A Connecticut lease agreement creates a binding relationship between a landlord and their tenant(s). The property is rented to the tenant for a fee, who in return, agrees to the terms and conditions included in the document.
Such requirements include: the contact and identifying information of both landlord and tenant, the specifics of the premises, rent, pet permission, and security deposit details, and health, safety, and other important occupational disclosures.
By Type (6)
Rent Control: No.
Limit on Late Fees: No.
Late Fees in Rental Agreement: Yes.
Grace Period: Yes.
License Required for Landlord: No.
Required Lease Disclosures
Connecticut imposes specific requirements for landlords and tenants when executing a lease agreement. For instance, Chapter 830 of the General Statutes of Connecticut provides that:
- Disclosure of Lead-Based Hazards. All known lead paint hazards for buildings prior to 1978 must be disclosed to the tenant.
- Bed Bug Addendum. Landlords must inform the tenants of any bed bug infestations (§ 47a-7a).
- Condominium Interest Community Disclosure. Landlords must inform the tenants if the property is in a common interest community (§ 47a-3e).
- Landlord’s Identity. Landlords must provide their personal information and that of the parties involved in managing the rental unit (§ 47a-6).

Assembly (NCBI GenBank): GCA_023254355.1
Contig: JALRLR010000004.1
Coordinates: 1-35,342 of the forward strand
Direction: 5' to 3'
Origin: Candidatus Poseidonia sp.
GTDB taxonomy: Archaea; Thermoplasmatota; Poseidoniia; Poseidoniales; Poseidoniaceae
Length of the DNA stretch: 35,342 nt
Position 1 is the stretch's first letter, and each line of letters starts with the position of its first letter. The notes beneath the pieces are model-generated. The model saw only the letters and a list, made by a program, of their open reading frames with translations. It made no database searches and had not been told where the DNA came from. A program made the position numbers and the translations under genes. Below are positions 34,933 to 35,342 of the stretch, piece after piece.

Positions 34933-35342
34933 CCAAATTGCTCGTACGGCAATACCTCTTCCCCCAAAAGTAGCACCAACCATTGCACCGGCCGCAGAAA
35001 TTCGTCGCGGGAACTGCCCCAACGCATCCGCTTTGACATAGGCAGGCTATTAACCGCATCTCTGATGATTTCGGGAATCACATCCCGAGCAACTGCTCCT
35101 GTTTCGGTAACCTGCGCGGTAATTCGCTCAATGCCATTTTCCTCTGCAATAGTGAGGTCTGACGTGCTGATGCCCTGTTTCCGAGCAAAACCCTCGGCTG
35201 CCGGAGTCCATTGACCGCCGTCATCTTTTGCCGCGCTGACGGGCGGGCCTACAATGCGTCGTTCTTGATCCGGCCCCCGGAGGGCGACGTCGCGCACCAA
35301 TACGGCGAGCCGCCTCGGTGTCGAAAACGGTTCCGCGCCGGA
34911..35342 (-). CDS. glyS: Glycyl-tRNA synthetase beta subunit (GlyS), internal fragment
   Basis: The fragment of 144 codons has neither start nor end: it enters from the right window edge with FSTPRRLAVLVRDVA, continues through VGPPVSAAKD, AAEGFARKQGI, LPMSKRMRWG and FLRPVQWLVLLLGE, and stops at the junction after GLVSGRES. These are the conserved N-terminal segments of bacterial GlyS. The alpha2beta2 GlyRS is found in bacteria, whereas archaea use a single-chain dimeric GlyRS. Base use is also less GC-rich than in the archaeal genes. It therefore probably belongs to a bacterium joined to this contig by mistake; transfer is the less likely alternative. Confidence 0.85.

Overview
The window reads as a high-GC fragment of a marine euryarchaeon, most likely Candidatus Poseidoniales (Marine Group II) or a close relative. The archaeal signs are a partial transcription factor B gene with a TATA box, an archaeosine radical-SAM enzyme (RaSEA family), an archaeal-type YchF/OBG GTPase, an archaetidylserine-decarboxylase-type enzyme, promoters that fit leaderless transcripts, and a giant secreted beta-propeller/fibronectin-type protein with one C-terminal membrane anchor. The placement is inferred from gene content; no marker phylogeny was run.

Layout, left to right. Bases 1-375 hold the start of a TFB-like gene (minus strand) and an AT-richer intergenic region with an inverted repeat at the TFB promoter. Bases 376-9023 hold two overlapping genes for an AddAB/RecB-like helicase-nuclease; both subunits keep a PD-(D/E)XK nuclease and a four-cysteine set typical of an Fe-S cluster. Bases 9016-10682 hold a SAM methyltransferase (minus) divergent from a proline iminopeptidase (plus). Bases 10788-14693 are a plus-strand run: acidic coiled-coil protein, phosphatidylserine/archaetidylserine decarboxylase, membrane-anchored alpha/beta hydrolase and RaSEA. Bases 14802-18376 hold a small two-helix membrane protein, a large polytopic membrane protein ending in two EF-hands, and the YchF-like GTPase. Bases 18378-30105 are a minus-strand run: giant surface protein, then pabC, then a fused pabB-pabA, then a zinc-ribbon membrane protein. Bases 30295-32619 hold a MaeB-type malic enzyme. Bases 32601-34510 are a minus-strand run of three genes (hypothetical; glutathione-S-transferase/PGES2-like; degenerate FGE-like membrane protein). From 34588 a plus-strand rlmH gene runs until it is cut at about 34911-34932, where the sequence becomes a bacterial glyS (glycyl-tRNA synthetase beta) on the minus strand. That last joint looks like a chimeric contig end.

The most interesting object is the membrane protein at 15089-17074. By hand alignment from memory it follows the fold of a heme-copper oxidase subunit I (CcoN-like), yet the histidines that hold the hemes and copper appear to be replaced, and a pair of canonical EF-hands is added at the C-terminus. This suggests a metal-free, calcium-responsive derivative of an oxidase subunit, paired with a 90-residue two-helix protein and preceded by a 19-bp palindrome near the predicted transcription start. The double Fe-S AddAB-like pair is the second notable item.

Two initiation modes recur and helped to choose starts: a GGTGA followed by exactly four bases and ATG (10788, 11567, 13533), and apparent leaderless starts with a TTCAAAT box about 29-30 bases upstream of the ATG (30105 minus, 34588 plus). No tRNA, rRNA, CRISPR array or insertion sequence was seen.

- Sprinkler Disclosure. The agreement needs to specify if a functional fire sprinkler system is installed and the date of its latest inspection (§ 47a-3f).
For tenants age 62 and younger, landlords may request up to two months’ rent for a security deposit, while they may only request up to one month’s rent for tenants 62 or older. Connecticut landlords must keep tenant security deposits in a separate bank account.
Security deposits must be returned to tenants within 30 days of lease termination or 15 days of a tenant providing their forwarding address (§ 47a-21).
Landlord Right of Entry
Landlords must give tenants reasonable oral or written notice before entering the premises. Additionally, they are only allowed to enter at “reasonable times.” In the case of an emergency, landlords don’t need to give notice to tenants before entry (§ 47a-16).
If a landlord fails to supply a tenant and the premises with essential services and utilities, a tenant may terminate the lease and sue the landlord for up to two months’ rent or double damages (§ 47a-13).
Below, you can download a free Connecticut lease agreement template in PDF or Word.